Soka Gakkai International
Buddhism in Action for Peace
History & Philosophy
Stories and reflections on the Buddhist approach to life
Mitch Bogen describes the ethos and activities of the Ikeda Center and explains how the 2015 Ikeda Forum for Intercultural Dialogue offers a window into the center’s history.
Like all Ikeda Forums, the 12th annual forum gathered accomplished scholars from diverse disciplines and backgrounds to explore key ideas from Daisaku Ikeda’s philosophy of Buddhist humanism—especially those that illuminate issues and challenges in personal, social and global ethics. Called “The Practice of Dignity: What It Means Today,” the 2015 forum provides a window into the work and objectives of the Ikeda Center for Peace, Learning, and Dialogue (originally named the Boston Research Center for the 21st Century), which was founded by Daisaku Ikeda, president of the SGI, in 1993 in Cambridge, Massachusetts.
The three speakers at the 2015 forum are representative of the mix of scholars that constitute the wider Ikeda Center network of friends who contribute to our programs and publications.
First to speak was Meenakshi Chhabra, associate professor of global interdisciplinary studies at Lesley University. She shared how her experiences growing up in India in the aftermath of the 1947 Partition inform her work as a professor and facilitator of dialogue among people from regions of protracted conflict, including India and Pakistan. She told of how Daisaku Ikeda’s poem “The Sun of Jiyu,” with its call to return to “the primordial ‘roots’ of humankind,” set her on her peace-building path. These roots, she said, are the source of our shared dignity.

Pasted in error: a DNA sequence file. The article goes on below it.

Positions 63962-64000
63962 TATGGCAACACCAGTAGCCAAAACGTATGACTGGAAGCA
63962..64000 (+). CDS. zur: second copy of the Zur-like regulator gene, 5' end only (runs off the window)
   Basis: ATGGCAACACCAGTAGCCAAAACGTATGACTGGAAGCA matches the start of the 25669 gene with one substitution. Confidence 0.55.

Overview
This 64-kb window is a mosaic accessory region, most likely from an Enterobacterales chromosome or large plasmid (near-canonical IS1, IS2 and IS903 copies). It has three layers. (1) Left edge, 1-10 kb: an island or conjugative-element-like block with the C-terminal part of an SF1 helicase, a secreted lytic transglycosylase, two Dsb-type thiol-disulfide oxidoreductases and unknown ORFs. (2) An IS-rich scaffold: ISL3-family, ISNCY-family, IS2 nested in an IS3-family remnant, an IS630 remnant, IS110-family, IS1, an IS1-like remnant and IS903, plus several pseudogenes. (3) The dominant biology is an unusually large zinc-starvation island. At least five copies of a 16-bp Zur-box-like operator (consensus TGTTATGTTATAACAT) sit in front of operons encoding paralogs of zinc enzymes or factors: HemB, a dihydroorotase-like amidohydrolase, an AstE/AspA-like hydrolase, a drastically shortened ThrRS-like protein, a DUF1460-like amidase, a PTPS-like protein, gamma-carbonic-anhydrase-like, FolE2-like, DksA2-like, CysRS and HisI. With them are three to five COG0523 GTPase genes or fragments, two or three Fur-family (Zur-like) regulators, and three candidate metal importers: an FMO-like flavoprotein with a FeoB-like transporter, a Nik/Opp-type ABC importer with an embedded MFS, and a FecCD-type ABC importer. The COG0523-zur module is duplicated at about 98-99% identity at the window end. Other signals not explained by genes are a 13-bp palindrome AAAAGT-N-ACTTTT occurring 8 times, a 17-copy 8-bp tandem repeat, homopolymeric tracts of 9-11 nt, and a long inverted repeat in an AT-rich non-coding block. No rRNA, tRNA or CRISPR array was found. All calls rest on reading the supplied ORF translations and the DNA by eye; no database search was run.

Gail Thomas is professor of sociology at Soka University of America. She focused on dignity as experienced at the personal level. For example, she talked about the power of language to affect human dignity, especially in the realm of naming. “How individuals are labeled creates expectations and predictions” about them, she said, which, when framed negatively, can harm self-identity and limit potential. Early in her life, said Dr. Thomas, she was met with demeaning labeling, which she transcended with the help of “role models and mentors,” a resonant aspect of Mr. Ikeda’s vision.